Call for HSBC to reverse decision to cancel Welsh language telephone service
Urgent calls have been made for HSBC to reverse the decision to cut its Welsh language telephone service.
The bank announced earlier this week that after an in-depth review it found the Welsh speaking line was “no longer being fully utilised” with only 22 calls each day – compared to 18,000 to its English-speaking lines.
As a consequence, from 15 January 2024, only English-speaking agents will be available to answer any calls from the bank’s customers.
Politicians were informed of the decision to axe the service by letter on Wednesday (8 November).
Plaid Cymru submitted an urgent question to the Welsh Government in the Senedd as well as contacting the Welsh Language Commissioner.
The party has also requested a meeting with HSBC in Westminster.
In a statement the Welsh Language Commissioner, Efa Gruffudd Jones appeared to suggest the bank hadn’t done enough to recruit Welsh language speakers despite them being given guidance on how to do so.
She said: “In our discussions with HSBC we have been offering advice on how to recruit Welsh speakers and encouraging them to better promote the Welsh language line but there is no evidence that this has happened which again is disappointing.”
Long time customer, Ann John has banked with HSBC since 1975 when she was a student living in Aberystwyth.
She said: “I have used the Welsh language telephone service for a long time and continue to do so despite having been a Premier customer for some years but it became apparent some years ago that it was in decline.
“The standard response became that a Welsh speaker wasn’t available but someone could phone me back. It was very irritating but at least the calls were answered by Welsh staff, based in Swansea, who would often apologise and say they were learning and wished they could speak Welsh.
“They would explain that efforts were being made to recruit more Welsh speakers. In an effort to be constructive, I asked what was being done eg had HSBC considered contacting Welsh medium secondary schools to raise awareness of jobs being available and requested that this suggestion was passed on.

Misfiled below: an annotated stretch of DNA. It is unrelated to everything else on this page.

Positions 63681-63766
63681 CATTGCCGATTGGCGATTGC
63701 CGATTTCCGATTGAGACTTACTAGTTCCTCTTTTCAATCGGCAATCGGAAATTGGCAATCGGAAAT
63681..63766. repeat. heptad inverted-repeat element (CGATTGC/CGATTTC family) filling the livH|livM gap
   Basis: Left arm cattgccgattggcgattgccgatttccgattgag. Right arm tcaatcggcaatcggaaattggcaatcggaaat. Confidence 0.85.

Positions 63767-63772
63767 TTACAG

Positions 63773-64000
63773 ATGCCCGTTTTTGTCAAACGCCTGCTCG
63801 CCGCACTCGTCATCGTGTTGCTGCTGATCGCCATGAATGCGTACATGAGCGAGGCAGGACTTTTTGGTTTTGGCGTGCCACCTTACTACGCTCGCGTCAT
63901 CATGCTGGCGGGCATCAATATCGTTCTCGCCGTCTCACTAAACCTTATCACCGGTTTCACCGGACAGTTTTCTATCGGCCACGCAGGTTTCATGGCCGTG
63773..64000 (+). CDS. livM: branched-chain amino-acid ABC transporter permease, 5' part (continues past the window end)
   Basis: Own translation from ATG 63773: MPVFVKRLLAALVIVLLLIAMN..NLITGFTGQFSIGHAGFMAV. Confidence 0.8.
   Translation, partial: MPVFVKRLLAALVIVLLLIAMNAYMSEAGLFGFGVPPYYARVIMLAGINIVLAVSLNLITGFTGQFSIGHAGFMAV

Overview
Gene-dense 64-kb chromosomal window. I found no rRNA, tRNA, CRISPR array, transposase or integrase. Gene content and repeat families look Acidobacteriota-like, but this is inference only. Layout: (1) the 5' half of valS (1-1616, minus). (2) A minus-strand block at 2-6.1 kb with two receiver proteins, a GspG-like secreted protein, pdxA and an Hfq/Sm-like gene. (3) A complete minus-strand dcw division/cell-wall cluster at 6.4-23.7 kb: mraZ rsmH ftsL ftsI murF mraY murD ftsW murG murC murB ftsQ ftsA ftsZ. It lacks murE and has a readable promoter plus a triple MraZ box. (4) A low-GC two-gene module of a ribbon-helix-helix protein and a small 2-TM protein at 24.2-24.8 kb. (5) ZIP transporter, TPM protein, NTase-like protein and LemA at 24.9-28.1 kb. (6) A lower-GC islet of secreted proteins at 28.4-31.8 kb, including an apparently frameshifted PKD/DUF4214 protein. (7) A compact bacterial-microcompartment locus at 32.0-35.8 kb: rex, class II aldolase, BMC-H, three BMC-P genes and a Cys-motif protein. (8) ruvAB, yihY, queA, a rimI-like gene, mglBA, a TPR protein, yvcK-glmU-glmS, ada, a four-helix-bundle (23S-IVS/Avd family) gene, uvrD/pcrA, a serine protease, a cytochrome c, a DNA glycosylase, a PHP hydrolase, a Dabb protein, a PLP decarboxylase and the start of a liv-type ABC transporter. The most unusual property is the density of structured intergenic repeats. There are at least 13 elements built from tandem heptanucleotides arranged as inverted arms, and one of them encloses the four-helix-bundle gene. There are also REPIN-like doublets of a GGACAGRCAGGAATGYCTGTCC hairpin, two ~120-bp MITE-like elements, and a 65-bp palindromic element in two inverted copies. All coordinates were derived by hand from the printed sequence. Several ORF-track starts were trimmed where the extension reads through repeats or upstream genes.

“As things became worse, I became annoyed and, on being told a Welsh speaker wasn’t available, I would say I wished to make a complaint. A manger would ring and make the usual excuse about recruitment difficulties – but on each occasion had to admit that no approach had been made to schools, advertisements had not been placed in branches in Wales or recruitment events been considered.
“I am of the view that ending the Welsh language service because of “a steady decline in its usage“ is a pathetic attempt at justification.”
Plaid Cymru’s Welsh language spokesperson, Heledd Fychan MS, and Department for Culture, Media and Sport spokesperson, Ben Lake MP, said HSBC’s decision to axe the service was a “huge disappointment”.
In a statement they said: “The service, for many of their customers, is a vital resource.
We are seeing a large number of their high-street banks closing, cash services being restricted, and now this Welsh language service being abolished.
“Many customers use HSBC because of its Welsh language phone service, and it is true to say that the bank has not done enough to promote it.
“This is a big blow to their customers in Wales especially their older customers, and those who don’t have access to digital technology. The bank’s pledge to ‘arrange a call back in Welsh, within 3 working days’ is not only insensitive to the financial pressures some people will face, this is dangerous.
“For many, accessing their bank through Welsh is not a ‘choice’. They say they ‘have confirmed that all customers can bank in English.’ This is not true. HSBC now needs to reverse this decision, and move towards promoting Welsh-medium services.”
In a letter sent to Welsh politicians, Managing Director of Wealth and Personal Banking at HSBC UK, Oliemata O’Donoghue explained why the bank had taken the decision.
Ms O’Donoghue said: “We recognise that for some customers, banking in Welsh is still their preference, so we can arrange a call-back in Welsh, within three working days, to help with any questions they may have.
“Whilst we understand it is not their first choice, we have confirmed that all customers are able to bank in English. We appreciate change can be difficult, and therefore we have created an outreach programme to support specific customers who hold vulnerabilities or call frequently.”
“This will involve a personalised call to advise them of this change, how they can continue to contact us, including alternative ways to bank with us, and addressing any specific concerns they may have.
Ms O’Donoghue added that HSBC provides Welsh speaking colleagues in half of its Welsh branches with some of branches in Wales offering a full translation service.
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